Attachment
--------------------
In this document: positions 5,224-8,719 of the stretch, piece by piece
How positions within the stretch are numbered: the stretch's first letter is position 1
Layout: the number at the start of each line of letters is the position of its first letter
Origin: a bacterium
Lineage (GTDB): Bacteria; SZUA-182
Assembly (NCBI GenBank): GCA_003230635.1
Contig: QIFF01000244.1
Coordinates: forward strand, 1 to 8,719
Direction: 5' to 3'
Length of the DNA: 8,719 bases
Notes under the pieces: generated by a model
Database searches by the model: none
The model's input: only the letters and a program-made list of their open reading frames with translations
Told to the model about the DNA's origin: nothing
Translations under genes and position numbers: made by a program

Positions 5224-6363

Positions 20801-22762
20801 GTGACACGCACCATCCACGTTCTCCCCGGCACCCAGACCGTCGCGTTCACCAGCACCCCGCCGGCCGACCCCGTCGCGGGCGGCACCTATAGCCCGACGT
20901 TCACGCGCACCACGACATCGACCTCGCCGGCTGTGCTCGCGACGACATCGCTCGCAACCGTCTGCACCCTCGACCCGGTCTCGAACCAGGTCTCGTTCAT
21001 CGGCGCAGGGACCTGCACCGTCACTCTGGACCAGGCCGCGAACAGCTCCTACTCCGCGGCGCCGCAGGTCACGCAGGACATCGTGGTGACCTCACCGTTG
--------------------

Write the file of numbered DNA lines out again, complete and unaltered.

In this document: positions 5,224-8,719 of the stretch, piece by piece
How positions within the stretch are numbered: the stretch's first letter is position 1
Layout: the number at the start of each line of letters is the position of its first letter
Origin: a bacterium
Lineage (GTDB): Bacteria; SZUA-182
Assembly (NCBI GenBank): GCA_003230635.1
Contig: QIFF01000244.1
Coordinates: forward strand, 1 to 8,719
Direction: 5' to 3'
Length of the DNA: 8,719 bases
Notes under the pieces: generated by a model
Database searches by the model: none
The model's input: only the letters and a program-made list of their open reading frames with translations
Told to the model about the DNA's origin: nothing
Translations under genes and position numbers: made by a program

Positions 5224-6363

Positions 20801-22762
20801 GTGACACGCACCATCCACGTTCTCCCCGGCACCCAGACCGTCGCGTTCACCAGCACCCCGCCGGCCGACCCCGTCGCGGGCGGCACCTATAGCCCGACGT
20901 TCACGCGCACCACGACATCGACCTCGCCGGCTGTGCTCGCGACGACATCGCTCGCAACCGTCTGCACCCTCGACCCGGTCTCGAACCAGGTCTCGTTCAT
21001 CGGCGCAGGGACCTGCACCGTCACTCTGGACCAGGCCGCGAACAGCTCCTACTCCGCGGCGCCGCAGGTCACGCAGGACATCGTGGTGACCTCACCGTTG